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JWEBB: I think this approach works as well. Of course, the district is limited in its choice of investment media compared to a 401(a) qualified plan. Also, you should be sure that the state law that authorizes the district's purchase of TDA's for its certificated employees is broad enough to permit substitution of custodial accounts. Some of these laws have not been updated since the enactment of 403(B)(7) and refer only to annuity contracts.

Phil Koehler

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Guest JWEBB

pjkoehler, Thanks again for all your help!!

In your last reply you stated: "Of course, the district is limited in its choice of investment media compared to a 401(a) qualified plan.". Could you please explain what you mean by this? I am planning on using a mutual fund company and a TPA that told me it didn't matter whether the district wants to set up a 403(B) plan or a 401(a) plan. The only difference would be the Plan Document. Are they missing something? As to your second thought, as to the allowance of 403(B)(7) instead of only annuities is a GREAT one. I check on it and Legislation was just passed to allow it! You are very perceptive.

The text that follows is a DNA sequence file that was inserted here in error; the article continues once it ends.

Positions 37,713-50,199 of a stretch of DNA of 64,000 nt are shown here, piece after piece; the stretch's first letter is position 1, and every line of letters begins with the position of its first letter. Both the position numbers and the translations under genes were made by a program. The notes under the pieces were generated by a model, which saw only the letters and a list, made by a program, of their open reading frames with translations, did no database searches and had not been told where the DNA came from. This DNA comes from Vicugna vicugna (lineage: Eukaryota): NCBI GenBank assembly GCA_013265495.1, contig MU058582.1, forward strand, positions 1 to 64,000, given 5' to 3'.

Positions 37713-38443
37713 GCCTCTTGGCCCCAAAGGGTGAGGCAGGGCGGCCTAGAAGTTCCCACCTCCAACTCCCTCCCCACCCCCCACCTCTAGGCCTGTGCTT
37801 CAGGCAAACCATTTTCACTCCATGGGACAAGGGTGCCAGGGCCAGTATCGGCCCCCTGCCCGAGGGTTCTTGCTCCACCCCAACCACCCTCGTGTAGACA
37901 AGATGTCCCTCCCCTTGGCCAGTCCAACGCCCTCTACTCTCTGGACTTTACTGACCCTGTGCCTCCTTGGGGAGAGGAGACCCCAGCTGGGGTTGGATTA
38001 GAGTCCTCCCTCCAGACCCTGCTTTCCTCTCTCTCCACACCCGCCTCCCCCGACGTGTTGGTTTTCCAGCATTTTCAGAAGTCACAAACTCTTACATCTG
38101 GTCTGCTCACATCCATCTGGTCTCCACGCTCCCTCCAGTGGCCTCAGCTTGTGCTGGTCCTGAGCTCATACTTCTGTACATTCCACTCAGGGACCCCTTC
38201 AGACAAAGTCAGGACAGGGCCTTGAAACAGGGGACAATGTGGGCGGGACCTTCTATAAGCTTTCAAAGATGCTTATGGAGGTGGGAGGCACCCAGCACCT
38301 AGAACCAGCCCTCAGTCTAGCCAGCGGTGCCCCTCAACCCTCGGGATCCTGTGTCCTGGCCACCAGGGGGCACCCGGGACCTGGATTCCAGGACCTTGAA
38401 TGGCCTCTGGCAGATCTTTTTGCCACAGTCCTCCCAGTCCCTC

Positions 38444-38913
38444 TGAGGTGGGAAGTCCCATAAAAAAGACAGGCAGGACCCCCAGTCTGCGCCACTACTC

If anyone can come up with anything I am missing or overlooking, please don't hesitate to let me know! Again, this is a Wonderful service and I appreciate it very much!

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JWEBB: 403(B)(7) by its nature limits the investment media to the universe of '40 Act Investment Company stock, effectively publicly traded mutual fund shares. Other than PT issues, generally a 401(a) qualified plan is not directly limited in terms of the issuers or the kinds of securities that may be plan assets. Since the universe of publicly traded mutual funds is so vast, this may not be perceived as a meaningful distinction, but it's a difference nonetheless.